Hermes Trismegistus, 367

The Power of Symbols

Por João Pedro 1 de junho, 2017 0

What comes to your mind when you see a large yellow “M” letter on a red background? And a shinning bitten apple? What does a Swastika – with a genuine fear of the answers, given the beauty of her real meaning – remind you? What do we remember when we see a cross? What about a black rearing horse on a yellow background? What comes to your mind if you see a lowercase letter “F” in white on a blue background? What can symbols do that hardly would texts do integrally? They can talk to our subconscious! They awaken what is in the depths of our minds!

The Power of Symbols

I was once told that the Rooster represents self vigilance in the Masonic context, but for me it meant absolutely nothing. Perhaps because of a strong characteristic of mine of hardly accepting what is exposed to me without plausible arguments. This symbol was only a sign. It was! Once, I was having an informal conversation with a great friend – who prides himself on having an extensive CV. He has never ceased to detail for me his own deeds, achievements, commendations, medals, honors and everything else that my ears and patience could bear. A great “ego masturbation”, with the license for such terms. He felt as if he had an enormous need for self-assertion, which I was exposed for endless ten minutes. In my mind there was only judgment: “Vanity is a s***!”, “I believe he wants to make up for something from which he was deprived,” “Freud explains what you are going through, my friend.”

When it comes to judgment, the one who writes you has a PhD. On this same occasion, a few hours later, I was surprised by a homage addressed to me in the presence of dozens of others. At that moment I felt as if all the spotlights on the world were pointing at me. My chest filled up as if taking a deep breath before a great dip. All of a sudden I faced the image of a Rooster on the western wall of the Room, opposite to the one I was at. At that moment, all the fingers I used to point to a Brother’s vices pointed back to myself, revealing the great conceited, self-righteous hypocrite I am. All through the image of that Rooster; silent, flashy, yet discreet. Only then he “spoke” to me and came to life. Precisely in this way I discovered an addiction which I had hitherto projected in others, when in fact it was part of myself: vanity.

This is the power of a Symbol! However, certain Symbols will remain lifeless for many, as they just do not convey anything to some people. I compare them with recipes for Enlightenment that the great Avatars of history have passed us: Siddhartha Gautama, the Budah, lit up and gave his recipe to the world, but that was the way it worked for him! Muhammad was Enlightened and showed his modus operandi for his followers, but that was the effective way for him. Jesus was Enlightened and did the same process, yet that was how he found the Truth, not me. Who guarantees that the same will happen to anyone else? The same happens to Symbols “taught” on books. Those were the ways some ineffable teaching worked for the authors; their personal experiences and opinions are codified and scattered, but nothing guarantees this is a shared truth. When they tell you a Symbol means something, ask, think, philosophize, expose a thesis, and listen to the likely antitheses, then come – or not – in a synthesis. The absorption and understanding of a Symbol are directly intertwined with the practice of dialectic, rhetorical speech, and the sharing of ideas in a mature and honest way.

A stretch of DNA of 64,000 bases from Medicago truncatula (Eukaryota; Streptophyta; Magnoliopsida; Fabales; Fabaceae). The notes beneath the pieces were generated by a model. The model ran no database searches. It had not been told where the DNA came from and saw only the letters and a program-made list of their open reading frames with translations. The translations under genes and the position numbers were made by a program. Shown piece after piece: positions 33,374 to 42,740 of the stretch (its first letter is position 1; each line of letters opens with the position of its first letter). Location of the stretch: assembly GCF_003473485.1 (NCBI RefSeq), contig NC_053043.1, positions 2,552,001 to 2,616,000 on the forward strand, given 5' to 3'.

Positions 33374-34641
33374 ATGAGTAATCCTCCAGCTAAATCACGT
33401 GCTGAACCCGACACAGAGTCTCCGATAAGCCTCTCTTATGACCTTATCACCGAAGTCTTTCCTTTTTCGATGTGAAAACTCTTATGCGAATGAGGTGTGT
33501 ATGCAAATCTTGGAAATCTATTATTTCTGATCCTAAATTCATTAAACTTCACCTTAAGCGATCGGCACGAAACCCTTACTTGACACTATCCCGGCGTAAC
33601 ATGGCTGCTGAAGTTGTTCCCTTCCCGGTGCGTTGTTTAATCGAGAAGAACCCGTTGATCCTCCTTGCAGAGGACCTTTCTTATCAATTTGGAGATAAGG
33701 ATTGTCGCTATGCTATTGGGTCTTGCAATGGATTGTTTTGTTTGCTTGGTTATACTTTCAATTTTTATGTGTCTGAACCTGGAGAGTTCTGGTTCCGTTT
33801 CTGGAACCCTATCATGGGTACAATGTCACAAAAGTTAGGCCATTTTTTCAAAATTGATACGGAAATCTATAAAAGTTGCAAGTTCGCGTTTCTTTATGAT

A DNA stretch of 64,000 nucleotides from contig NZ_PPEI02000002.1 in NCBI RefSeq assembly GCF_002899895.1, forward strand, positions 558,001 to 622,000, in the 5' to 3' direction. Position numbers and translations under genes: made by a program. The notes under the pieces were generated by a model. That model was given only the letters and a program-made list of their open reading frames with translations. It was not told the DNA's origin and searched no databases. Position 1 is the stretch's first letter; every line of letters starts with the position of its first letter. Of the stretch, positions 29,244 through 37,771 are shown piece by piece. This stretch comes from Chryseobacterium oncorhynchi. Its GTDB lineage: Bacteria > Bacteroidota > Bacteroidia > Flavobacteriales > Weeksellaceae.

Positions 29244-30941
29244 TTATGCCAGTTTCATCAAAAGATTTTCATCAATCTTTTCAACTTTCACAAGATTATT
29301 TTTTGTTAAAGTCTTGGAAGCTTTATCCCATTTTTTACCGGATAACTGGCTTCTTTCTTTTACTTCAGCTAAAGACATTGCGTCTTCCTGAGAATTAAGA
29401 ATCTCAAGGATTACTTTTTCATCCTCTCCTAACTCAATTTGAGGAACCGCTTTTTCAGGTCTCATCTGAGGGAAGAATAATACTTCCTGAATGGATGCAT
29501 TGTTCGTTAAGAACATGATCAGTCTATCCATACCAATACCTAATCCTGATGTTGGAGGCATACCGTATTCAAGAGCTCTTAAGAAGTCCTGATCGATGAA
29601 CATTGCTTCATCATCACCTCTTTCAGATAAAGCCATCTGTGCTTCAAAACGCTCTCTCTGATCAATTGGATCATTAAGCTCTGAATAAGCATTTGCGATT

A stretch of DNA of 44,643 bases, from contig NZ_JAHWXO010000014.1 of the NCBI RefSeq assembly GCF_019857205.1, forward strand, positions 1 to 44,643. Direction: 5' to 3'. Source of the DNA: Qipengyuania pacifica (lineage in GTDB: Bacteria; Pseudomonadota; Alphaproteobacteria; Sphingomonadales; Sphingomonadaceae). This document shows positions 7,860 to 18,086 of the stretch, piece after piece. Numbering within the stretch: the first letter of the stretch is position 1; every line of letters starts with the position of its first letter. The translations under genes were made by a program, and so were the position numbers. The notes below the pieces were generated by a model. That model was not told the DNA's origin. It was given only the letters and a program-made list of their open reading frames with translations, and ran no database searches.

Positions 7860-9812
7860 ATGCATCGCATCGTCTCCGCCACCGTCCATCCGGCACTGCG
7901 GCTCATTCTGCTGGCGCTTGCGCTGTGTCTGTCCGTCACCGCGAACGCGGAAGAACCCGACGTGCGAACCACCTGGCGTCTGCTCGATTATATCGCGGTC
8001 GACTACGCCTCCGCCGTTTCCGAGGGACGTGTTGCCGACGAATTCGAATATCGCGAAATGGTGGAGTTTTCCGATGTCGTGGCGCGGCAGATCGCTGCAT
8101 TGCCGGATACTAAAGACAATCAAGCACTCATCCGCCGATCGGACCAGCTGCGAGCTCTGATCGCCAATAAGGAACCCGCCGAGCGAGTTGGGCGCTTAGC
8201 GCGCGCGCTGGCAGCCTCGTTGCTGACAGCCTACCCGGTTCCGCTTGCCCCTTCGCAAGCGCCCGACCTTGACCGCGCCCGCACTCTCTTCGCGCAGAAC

Symbols give us the unique opportunity to deconstruct ourselves, to leave a zone of comfort, to know ourselves, to internalize what words fail to try. Risking to make an analogy, I see the feeling, the ineffable message to be passed, like water. This can not be passed from one place to another in a precise and integral way without a container. It will still adopt the shape of the container in which it is inserted. Thus do the Symbols work at my point of view; in an abstract but objective way. Enigmatic, but revealing when understood. However, in the right time and in the right way, they are talkative and alive.
This is just my half-truth. Now friend reader, please disagree with me …

Photo credit: Michael Foley Photography via Visual hunt / CC BY-NC-ND


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